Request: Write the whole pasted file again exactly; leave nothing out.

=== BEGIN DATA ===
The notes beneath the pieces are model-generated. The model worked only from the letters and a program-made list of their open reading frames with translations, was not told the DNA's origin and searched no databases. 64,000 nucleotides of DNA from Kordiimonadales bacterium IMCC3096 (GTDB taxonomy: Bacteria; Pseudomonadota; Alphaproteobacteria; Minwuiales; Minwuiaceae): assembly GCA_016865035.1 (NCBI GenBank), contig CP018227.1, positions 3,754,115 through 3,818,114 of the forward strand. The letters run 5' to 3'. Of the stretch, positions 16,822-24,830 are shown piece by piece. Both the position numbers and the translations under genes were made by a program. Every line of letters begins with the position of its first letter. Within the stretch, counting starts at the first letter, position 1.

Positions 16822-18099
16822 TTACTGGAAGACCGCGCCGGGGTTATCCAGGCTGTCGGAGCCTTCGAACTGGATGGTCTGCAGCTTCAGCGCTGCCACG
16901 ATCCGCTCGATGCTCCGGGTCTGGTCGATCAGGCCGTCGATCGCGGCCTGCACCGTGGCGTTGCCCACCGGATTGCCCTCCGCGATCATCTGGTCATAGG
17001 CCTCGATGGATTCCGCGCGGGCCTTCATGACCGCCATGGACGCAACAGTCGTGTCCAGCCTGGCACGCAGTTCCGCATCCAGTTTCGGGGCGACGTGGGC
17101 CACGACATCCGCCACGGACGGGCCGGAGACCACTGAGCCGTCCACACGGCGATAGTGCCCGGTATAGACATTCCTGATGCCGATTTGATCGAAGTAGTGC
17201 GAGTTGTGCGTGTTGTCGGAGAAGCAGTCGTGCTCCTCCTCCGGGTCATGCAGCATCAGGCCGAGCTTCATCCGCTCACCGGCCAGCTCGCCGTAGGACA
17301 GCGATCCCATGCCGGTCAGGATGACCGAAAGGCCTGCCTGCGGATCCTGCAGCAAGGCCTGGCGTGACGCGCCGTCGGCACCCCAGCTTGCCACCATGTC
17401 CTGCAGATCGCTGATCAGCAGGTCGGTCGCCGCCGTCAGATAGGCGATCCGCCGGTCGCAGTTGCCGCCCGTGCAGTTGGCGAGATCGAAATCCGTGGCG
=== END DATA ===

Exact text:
The notes beneath the pieces are model-generated. The model worked only from the letters and a program-made list of their open reading frames with translations, was not told the DNA's origin and searched no databases. 64,000 nucleotides of DNA from Kordiimonadales bacterium IMCC3096 (GTDB taxonomy: Bacteria; Pseudomonadota; Alphaproteobacteria; Minwuiales; Minwuiaceae): assembly GCA_016865035.1 (NCBI GenBank), contig CP018227.1, positions 3,754,115 through 3,818,114 of the forward strand. The letters run 5' to 3'. Of the stretch, positions 16,822-24,830 are shown piece by piece. Both the position numbers and the translations under genes were made by a program. Every line of letters begins with the position of its first letter. Within the stretch, counting starts at the first letter, position 1.

Positions 16822-18099
16822 TTACTGGAAGACCGCGCCGGGGTTATCCAGGCTGTCGGAGCCTTCGAACTGGATGGTCTGCAGCTTCAGCGCTGCCACG
16901 ATCCGCTCGATGCTCCGGGTCTGGTCGATCAGGCCGTCGATCGCGGCCTGCACCGTGGCGTTGCCCACCGGATTGCCCTCCGCGATCATCTGGTCATAGG
17001 CCTCGATGGATTCCGCGCGGGCCTTCATGACCGCCATGGACGCAACAGTCGTGTCCAGCCTGGCACGCAGTTCCGCATCCAGTTTCGGGGCGACGTGGGC
17101 CACGACATCCGCCACGGACGGGCCGGAGACCACTGAGCCGTCCACACGGCGATAGTGCCCGGTATAGACATTCCTGATGCCGATTTGATCGAAGTAGTGC
17201 GAGTTGTGCGTGTTGTCGGAGAAGCAGTCGTGCTCCTCCTCCGGGTCATGCAGCATCAGGCCGAGCTTCATCCGCTCACCGGCCAGCTCGCCGTAGGACA
17301 GCGATCCCATGCCGGTCAGGATGACCGAAAGGCCTGCCTGCGGATCCTGCAGCAAGGCCTGGCGTGACGCGCCGTCGGCACCCCAGCTTGCCACCATGTC
17401 CTGCAGATCGCTGATCAGCAGGTCGGTCGCCGCCGTCAGATAGGCGATCCGCCGGTCGCAGTTGCCGCCCGTGCAGTTGGCGAGATCGAAATCCGTGGCG